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  How does matter "know" where it is?

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Imagine there are only two rocks in the universe (and an omnipotent experimenter). The rocks are thrown towards each other from far appart. They can be on a collision course, or pass each other, depending on their relative motion. But how do they know? 

If there were an aether, or some spatiotemporal substrate through which matter evolved, then I can imagine how the rocks would "know" that they were colliding or not: they would collide if they were to compete for the same part of this substrate. 

If there is not aether, I can imagine our rocks knowing whether they are about to collide or not, only if they exchanged information (through light or similar stuff). 

I am trying to imagine how spacetime could be emergent (maybe that's the error), and I need constant exchange of information between stuff for it to know where it is relative to the rest... I know my question will appear naïve to most, but I am obsessed by this question and I would appreciate any reference to relevent material on that subject.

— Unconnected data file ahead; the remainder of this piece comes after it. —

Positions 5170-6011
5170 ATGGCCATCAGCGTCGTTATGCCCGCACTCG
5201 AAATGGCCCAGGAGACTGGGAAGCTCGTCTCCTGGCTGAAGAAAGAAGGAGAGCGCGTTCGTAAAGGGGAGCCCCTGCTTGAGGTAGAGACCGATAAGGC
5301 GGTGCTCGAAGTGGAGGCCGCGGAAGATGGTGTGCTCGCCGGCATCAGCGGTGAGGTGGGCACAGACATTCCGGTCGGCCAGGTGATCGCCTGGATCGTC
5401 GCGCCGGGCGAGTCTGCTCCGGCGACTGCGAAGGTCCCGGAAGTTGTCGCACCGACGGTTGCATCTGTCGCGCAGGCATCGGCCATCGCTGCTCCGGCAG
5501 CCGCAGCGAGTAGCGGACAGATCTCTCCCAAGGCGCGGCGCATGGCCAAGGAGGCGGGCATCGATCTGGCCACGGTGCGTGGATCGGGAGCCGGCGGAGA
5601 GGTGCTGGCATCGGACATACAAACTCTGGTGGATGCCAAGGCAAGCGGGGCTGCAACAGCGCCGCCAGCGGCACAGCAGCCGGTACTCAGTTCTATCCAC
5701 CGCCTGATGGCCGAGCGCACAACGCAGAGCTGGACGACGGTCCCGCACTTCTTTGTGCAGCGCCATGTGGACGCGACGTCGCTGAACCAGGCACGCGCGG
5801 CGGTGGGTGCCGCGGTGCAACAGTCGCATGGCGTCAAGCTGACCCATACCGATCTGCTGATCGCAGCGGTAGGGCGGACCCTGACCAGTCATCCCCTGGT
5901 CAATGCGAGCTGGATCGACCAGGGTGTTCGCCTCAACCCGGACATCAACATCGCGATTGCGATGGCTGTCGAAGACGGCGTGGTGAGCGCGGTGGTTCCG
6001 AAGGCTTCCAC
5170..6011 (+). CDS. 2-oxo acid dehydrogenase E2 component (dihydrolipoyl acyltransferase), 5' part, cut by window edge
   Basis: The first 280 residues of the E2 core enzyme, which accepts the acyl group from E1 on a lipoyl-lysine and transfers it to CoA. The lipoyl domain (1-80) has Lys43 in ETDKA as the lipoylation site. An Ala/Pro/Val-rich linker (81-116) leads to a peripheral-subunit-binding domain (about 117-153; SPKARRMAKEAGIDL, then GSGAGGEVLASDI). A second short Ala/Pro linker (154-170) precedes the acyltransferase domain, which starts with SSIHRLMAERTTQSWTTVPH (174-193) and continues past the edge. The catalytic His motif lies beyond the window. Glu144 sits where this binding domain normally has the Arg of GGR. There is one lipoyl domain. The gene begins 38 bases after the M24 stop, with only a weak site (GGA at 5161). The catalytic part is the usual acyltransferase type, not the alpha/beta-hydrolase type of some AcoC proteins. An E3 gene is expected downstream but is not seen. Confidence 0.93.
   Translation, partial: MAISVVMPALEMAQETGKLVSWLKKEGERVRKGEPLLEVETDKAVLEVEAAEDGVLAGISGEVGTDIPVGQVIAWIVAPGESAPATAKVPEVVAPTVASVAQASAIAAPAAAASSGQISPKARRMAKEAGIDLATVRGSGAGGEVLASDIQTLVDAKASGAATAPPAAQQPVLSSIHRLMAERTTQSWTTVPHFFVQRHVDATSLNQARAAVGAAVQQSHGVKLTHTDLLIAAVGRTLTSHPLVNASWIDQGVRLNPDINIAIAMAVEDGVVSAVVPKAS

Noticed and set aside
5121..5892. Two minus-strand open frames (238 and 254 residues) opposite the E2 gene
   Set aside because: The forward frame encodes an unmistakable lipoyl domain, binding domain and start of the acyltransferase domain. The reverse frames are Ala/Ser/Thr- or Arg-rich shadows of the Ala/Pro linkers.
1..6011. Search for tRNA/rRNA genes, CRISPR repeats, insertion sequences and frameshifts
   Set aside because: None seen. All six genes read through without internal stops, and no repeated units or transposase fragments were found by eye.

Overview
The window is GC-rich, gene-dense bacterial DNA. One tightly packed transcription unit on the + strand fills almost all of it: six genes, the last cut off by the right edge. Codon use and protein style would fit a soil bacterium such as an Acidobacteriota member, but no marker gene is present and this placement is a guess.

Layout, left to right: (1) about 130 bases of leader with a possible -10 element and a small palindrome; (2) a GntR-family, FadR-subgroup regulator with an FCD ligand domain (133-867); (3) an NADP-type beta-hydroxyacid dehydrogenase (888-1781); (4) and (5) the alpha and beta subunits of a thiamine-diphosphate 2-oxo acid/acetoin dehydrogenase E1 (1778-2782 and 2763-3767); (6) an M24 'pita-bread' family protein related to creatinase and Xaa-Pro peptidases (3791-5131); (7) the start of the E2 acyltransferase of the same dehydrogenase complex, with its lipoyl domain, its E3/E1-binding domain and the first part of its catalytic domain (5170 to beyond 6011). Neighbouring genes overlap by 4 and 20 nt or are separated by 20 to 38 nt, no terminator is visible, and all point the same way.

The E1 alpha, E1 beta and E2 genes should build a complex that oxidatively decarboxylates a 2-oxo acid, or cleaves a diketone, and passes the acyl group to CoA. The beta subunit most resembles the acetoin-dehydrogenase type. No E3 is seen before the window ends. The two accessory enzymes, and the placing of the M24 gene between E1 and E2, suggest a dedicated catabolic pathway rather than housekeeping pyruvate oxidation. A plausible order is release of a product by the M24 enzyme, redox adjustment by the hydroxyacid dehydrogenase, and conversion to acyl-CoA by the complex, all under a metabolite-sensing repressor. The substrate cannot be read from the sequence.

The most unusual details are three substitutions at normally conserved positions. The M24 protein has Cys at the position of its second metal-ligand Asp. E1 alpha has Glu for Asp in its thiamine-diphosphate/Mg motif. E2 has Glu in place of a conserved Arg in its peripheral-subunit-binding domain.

(Precision: One may answer "It is the electromagnetic force that will make the atoms of each rock stop the rocks from continuing on their trajectory." I know that, my worry is something else. It's how stuf knows where it is, if there is no spatial substrate. Maybe physicists use the various fields they work with as essentially playing the role of the thing that is telling stuff where it is relative to the rest ?) 

asked May 2, 2023 in Chat by Jonathan [ no revision ]
recategorized May 9, 2023 by Arnold Neumaier

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